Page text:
Where Are They Now?

Physics opened its “pages” on July 14, 2008, to bring greater attention to the research in the Physical Review journals (see our anniversary editorial in APS News). In the ten years that have passed, we have published over 3000 stories, covering a vast array of results, from the hunt for the Higgs boson to the discovery of time crystals to the dawning of gravitational-wave astronomy. Our articles always have a bit of fortune telling, with guesses about where an exciting result might lead. Now we’d like to turn the clock in the other direction and see how far some fields in physics have come since we covered them. Below, we’ve selected a few “hits” from our archive and posed that favorite question from celebrity retrospectives: Where are they now?

–The Editors


2008 – Deep Chill for a Giant Metal Bar

Physics debuted with a story about Italy’s AURIGA experiment, a chilled metric-ton aluminum cylinder so “still” that its slightest quiver could signal passing gravitational waves. AURIGA scientists reported that they had cooled their detector to 200 microkelvin—bringing the massive metal bar closer to its quantum ground state than any other object of comparable size (see Viewpoint: How to Silence a One-Ton Bell). Ultimately, funding for bar gravitational-wave detectors fell off in favor of interferometric approaches like that at LIGO and Virgo, and AURIGA was shut down in 2016. But two former spokespersons for the experiment said that, before shutting down, the giant, cold mass was first used for one-of-a-kind tests as a dark matter detector and a probe of quantum mechanics.

In other Physics news: CERN turned on the Large Hadron Collider in 2008, but as Michael Peskin humorously reported, the particle accelerator didn’t produce any Earth-eating black holes.

2009 – A Molecular Movie Trailer

X-ray free-electron lasers—the first of which turned on in 2009—produce ultrashort x-ray pulses that can potentially capture electronic motion around molecules. Outlining this promise, a theoretical study by Lee Collins and colleagues showed how these pulses could “film” the ionization of a simple molecule—the hydrogen ion H2+ (see Viewpoint: Illuminating Molecules from Within). The team calculated the interaction of H2+ with an x-ray pulse and found that measuring the kicked-out electrons should reveal information on the ionization dynamics. While this specific proposal hasn’t yet been realized, free-electron lasers have recorded a handful of other molecular movies since 2009. “We are on the verge of obtaining movies that will shed light on a wide range of physical processes for molecules of increasing complexity,” Collins says.

In other Physics news: The first Bose-Einstein condensate of strontium atoms was produced experimentally, opening up new possibilities for precision tests of fundamental constants due to strontium’s unique atomic transitions.

2010 – A New Element

A project to fill in the bottom row of the periodic table culminated in 2010 with the discovery of element 117 (see Viewpoint: Exploring the Island of Superheavy Elements). This nuclear behemoth lasts only tens of milliseconds before decaying, but when compared with other “superheavy” elements, its observed lifetime seems to confirm that adding more neutrons increases nuclear stability. Extrapolating on this trend, theorists have predicted the existence of an “island” in nuclear parameter space where extremely large nuclei are stable. With element 117, “we stepped on the shore of the island of stability,” says project-leader Yuri Oganessian. Mapping more of the island, he says, will be the aim of the Super Heavy Element Factory, turning on in late 2018 in Russia.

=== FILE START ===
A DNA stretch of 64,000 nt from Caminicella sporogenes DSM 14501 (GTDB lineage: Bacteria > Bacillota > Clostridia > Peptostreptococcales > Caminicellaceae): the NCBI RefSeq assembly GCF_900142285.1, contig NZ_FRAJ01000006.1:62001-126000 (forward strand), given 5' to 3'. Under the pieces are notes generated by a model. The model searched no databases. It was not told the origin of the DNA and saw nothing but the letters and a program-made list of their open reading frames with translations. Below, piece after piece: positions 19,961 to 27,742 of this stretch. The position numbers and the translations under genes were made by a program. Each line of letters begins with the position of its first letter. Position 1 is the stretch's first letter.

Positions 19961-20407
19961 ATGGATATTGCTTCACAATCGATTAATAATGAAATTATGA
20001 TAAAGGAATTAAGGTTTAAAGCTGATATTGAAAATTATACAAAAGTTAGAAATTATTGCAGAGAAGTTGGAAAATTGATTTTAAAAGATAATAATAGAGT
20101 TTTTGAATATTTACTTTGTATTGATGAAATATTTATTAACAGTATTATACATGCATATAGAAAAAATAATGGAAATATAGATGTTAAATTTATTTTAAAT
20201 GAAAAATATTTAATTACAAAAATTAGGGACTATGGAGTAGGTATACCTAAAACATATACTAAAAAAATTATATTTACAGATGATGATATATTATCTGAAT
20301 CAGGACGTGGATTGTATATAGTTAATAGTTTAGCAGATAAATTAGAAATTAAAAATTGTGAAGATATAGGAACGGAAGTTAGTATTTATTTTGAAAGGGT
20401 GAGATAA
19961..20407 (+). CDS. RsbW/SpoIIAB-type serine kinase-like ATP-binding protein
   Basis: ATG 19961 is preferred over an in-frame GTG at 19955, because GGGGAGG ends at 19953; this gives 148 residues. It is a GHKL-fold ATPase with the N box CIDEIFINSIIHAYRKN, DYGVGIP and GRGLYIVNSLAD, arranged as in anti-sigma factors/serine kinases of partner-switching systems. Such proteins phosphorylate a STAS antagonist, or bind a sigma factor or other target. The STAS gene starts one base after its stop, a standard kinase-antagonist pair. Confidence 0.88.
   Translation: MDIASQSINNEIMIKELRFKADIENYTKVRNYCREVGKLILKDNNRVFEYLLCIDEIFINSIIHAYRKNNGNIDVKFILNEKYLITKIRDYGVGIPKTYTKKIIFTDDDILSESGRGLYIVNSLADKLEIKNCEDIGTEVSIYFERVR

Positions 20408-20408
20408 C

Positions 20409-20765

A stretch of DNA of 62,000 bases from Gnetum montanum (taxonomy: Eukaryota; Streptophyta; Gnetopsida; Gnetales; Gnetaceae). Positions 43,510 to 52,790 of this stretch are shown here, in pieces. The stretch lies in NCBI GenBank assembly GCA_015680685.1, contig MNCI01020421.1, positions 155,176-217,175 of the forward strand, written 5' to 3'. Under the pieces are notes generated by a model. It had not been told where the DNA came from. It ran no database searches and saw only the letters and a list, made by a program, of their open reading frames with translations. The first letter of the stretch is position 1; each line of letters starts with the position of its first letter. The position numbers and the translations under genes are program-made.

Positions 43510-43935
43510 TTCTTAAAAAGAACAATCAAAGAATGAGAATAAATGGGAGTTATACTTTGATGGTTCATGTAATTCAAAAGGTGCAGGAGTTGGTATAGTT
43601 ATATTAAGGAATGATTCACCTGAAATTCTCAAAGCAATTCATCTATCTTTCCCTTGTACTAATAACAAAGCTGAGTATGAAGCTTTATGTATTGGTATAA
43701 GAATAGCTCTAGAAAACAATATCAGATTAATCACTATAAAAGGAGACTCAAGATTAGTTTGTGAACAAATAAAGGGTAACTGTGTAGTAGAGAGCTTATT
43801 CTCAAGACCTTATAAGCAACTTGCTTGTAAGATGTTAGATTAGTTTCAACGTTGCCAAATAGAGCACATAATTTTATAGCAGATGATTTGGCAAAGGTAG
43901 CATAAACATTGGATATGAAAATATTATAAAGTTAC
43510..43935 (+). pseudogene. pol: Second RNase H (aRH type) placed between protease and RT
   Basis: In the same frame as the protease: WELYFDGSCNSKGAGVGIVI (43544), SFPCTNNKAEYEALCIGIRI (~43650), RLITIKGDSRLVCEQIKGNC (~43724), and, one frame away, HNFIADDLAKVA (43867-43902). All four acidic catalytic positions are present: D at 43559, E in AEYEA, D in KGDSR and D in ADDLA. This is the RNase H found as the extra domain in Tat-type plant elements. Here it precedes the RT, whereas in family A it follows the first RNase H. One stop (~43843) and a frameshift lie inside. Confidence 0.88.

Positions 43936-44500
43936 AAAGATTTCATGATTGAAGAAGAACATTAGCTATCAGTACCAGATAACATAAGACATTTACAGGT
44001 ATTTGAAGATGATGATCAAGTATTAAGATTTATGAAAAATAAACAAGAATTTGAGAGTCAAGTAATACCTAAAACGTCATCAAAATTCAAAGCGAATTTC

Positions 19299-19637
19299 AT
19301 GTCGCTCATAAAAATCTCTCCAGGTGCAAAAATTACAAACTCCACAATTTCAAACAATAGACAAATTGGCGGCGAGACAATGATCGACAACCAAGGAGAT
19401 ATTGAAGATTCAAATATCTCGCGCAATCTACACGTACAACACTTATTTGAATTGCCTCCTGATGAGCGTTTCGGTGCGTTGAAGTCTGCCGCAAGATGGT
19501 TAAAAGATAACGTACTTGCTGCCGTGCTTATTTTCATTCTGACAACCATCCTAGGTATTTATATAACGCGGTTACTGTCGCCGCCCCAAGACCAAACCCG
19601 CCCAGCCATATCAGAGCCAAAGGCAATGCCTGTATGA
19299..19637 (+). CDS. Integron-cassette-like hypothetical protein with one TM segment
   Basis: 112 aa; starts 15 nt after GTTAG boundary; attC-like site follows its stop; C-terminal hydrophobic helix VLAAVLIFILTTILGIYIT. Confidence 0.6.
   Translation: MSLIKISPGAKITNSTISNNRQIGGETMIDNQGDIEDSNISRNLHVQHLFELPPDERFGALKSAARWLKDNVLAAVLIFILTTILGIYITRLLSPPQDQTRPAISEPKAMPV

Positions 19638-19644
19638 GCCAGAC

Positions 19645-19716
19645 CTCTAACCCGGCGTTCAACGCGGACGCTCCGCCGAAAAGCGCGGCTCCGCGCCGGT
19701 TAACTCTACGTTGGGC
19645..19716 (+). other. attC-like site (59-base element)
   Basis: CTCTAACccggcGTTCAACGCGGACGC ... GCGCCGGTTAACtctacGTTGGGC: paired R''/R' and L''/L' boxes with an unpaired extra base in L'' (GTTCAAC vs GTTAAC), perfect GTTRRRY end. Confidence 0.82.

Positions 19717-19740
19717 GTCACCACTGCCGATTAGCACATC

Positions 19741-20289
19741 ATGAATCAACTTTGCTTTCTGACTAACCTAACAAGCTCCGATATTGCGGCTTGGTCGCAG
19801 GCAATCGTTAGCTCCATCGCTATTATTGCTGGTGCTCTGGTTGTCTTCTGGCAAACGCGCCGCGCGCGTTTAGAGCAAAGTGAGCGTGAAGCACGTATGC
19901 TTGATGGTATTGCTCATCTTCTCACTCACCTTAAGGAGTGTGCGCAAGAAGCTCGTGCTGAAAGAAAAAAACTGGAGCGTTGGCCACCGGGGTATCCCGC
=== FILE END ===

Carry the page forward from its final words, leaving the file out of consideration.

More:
In other Physics news: X-ray studies of cement revealed that nanocrystals of calcium-silicate-hydrate provide the material’s glue, giving engineers potentially helpful information to improve the durability of cement.

2011 – SUSY Limits

One of the main motivations for building the LHC was to test predictions from supersymmetry (SUSY) theories, which could solve several problems in the standard model of particle physics. In 2011, the ATLAS and CMS collaborations at the LHC announced new limits on SUSY theories, based on proton collisions at 7 TeV—the high-energy frontier of the time (see Viewpoint: The Large Hadron Collider Enters the Race for Supersymmetry). The collaborations found that if SUSY particles exist with certain basic properties, they would have to be heavier than about 700 GeV/c2. More recent searches have placed further constraints on the theory. However, Viewpoint writer David Toback remains optimistic, noting that theorists have ruled out many versions of SUSY, and many new versions have appeared since 2011.

In other Physics news: The T2K collaboration in Japan reported early hints that muon neutrinos can oscillate into electron neutrinos, helping to complete the neutrino oscillation picture.

2012 – Time Crystals

Time crystals are a new state of matter that is periodically patterned in time (see Viewpoint: Crystals of Time). Frank Wilczek came up with the idea of time crystals while teaching a physics class on group theory and symmetry at the Massachusetts Institute of Technology. His 2012 prediction sparked controversy, but experimentalists forged ahead, and in the last two years, time crystals have been demonstrated in trapped ions and spin impurities in diamond, as well as in other systems. “I’m always pleasantly surprised when Nature approves of my playing around,” Wilczek says. “It’s like watching a baby become a capable, independent adult—a real world miracle.”